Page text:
Though summer is drawing to a close, employers can help employees prevent post-vacation burnout year-round by balancing their workloads and offering extensive mental-health supports, says Dr. Matthew Chow, chief mental-health officer at Telus Health.
“It’s critical for people to have regularly scheduled time off and time away from their work. What has been proven time and again is people who work continuously without opportunities to have a break, including vacation breaks, have a much higher tendency to experience things like professional burnout or anxiety and depression. And that can even spill over into physical health impacts as well.”
It’s important for employers to make sure the workload is equally spread among all team members, he says, noting nobody likes to come back from vacation to a huge pile of work. Encouraging employees to take their vacation days or other time off is also paramount to preventing burnout and alleviating the stress of asking for a break.
“There are some alarming statistics that quite a few employees feel they can’t take time off, there’s too much work to take time off or there isn’t really a culture that encourages them to take a vacation,” says Chow. “So making sure there’s an open workplace culture for people regularly taking time off and not feeling guilty about it is important.”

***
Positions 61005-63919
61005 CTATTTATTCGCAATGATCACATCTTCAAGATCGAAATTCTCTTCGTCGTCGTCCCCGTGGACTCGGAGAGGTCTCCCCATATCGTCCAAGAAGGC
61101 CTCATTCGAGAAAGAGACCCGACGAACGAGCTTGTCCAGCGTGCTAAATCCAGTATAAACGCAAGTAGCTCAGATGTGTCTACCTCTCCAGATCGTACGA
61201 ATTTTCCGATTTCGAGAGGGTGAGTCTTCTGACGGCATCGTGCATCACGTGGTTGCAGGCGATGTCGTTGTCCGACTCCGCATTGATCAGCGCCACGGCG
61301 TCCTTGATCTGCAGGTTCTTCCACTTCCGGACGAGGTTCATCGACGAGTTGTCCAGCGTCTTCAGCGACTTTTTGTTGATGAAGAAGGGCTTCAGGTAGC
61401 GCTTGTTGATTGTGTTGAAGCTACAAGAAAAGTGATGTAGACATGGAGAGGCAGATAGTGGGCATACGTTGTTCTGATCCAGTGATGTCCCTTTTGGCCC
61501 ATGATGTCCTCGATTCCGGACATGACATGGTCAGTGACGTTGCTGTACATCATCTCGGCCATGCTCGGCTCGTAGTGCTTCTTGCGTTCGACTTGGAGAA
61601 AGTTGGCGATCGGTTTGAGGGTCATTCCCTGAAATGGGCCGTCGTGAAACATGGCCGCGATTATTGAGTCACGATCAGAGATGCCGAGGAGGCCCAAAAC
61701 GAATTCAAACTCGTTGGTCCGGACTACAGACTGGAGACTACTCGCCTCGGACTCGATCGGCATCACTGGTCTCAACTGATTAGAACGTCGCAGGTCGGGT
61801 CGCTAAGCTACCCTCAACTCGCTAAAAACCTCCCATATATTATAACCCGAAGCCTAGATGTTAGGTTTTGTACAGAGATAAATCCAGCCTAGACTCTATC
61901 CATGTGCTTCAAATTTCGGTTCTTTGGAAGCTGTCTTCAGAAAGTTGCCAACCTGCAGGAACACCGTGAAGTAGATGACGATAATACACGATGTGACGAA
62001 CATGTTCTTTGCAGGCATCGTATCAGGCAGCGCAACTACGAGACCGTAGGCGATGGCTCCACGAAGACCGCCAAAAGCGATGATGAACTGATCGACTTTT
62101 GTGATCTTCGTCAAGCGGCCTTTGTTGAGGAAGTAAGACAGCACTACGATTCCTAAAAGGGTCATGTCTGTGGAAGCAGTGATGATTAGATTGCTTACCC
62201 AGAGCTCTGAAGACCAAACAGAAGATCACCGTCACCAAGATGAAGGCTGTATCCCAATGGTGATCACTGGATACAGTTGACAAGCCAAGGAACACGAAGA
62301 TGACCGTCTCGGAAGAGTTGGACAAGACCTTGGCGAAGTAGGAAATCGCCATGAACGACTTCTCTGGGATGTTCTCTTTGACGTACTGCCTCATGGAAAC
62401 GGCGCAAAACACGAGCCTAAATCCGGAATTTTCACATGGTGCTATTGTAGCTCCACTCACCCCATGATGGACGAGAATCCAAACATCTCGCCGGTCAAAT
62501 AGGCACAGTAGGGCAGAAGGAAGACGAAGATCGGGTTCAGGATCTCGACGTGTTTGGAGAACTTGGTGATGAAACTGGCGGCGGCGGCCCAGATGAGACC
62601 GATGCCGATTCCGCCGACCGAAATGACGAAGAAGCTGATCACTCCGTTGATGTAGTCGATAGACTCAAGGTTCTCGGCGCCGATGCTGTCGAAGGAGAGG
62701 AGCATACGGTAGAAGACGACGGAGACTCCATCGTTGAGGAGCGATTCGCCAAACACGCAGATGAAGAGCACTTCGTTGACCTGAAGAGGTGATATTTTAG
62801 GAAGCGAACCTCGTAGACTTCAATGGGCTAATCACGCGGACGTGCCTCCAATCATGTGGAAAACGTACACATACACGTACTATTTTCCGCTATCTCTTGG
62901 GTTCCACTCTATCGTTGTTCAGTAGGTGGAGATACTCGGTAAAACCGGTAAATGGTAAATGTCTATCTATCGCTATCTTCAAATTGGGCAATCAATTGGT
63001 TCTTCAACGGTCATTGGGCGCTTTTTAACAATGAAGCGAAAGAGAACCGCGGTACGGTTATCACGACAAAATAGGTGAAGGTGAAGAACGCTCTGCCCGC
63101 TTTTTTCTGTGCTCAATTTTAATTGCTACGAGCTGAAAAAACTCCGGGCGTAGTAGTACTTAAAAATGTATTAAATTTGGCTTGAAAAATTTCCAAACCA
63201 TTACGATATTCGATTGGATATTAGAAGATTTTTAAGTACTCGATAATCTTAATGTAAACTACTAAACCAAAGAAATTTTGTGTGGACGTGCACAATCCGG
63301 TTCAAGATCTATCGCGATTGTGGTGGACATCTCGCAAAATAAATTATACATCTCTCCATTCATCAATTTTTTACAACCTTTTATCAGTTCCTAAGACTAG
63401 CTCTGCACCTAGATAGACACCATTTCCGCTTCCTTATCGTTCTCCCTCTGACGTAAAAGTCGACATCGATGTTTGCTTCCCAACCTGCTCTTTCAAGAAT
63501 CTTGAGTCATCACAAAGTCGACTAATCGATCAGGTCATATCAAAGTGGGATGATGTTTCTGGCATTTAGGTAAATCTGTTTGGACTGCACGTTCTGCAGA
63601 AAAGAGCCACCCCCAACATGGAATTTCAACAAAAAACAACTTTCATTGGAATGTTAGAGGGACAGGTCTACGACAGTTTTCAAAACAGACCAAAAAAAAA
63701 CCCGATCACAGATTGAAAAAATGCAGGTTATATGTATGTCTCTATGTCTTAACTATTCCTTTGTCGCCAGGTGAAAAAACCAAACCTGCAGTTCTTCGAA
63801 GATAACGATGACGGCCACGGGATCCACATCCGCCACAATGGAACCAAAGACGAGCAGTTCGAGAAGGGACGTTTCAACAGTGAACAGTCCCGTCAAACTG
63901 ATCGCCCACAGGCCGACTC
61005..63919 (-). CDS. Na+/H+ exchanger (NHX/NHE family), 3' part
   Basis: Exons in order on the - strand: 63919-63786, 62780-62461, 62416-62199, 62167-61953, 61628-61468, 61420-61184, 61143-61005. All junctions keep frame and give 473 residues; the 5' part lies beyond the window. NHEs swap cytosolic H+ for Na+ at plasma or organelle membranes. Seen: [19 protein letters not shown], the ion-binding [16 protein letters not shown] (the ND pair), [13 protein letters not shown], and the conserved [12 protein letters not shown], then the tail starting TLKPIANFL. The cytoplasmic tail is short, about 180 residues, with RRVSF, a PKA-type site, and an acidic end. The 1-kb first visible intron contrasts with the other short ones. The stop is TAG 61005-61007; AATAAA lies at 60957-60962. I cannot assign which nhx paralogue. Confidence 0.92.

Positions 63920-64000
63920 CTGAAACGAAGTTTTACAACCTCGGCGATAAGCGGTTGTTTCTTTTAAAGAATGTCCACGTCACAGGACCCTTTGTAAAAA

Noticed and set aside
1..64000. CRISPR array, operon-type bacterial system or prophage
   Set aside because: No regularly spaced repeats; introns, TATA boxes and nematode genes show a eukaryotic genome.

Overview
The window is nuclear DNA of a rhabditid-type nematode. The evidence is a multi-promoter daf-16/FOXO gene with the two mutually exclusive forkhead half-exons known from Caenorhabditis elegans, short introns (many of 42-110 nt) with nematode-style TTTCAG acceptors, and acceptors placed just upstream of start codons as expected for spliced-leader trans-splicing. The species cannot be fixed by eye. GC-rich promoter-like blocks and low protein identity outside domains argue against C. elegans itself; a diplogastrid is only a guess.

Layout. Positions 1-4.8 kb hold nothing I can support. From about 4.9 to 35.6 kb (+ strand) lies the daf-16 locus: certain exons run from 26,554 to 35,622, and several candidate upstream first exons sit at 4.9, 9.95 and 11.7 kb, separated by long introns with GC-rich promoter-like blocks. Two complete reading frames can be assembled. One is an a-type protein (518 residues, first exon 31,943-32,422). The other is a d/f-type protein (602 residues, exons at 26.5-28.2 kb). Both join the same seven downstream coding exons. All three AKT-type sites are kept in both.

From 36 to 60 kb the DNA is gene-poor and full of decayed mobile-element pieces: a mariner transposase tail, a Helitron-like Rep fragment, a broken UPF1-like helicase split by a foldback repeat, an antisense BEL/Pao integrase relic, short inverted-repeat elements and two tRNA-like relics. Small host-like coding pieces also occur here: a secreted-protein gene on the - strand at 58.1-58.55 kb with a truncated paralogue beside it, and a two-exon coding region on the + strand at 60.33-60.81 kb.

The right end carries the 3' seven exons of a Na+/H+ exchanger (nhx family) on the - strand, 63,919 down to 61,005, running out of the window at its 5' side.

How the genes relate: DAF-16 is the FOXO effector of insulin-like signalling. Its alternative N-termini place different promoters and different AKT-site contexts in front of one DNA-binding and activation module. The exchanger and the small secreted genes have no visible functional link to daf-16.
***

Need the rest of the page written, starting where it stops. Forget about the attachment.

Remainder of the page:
In addition, he says access to appropriate mental-health and well-being supports year-round can help employees combat any feelings of stress or burnout.
“As a mental-health clinician, I was happy to see employers really stepped up [to improve and increase] access to mental-health supports at the beginning of the pandemic. But in recent months, we’ve seen a bit of backsliding. Some employees are actually reporting less support for their mental health and well-being than prior to the pandemic. Others report it’s exactly the same and nothing has changed. This doesn’t really line up with the reality, which is that we’re seeing a higher mental-health risk than ever before.”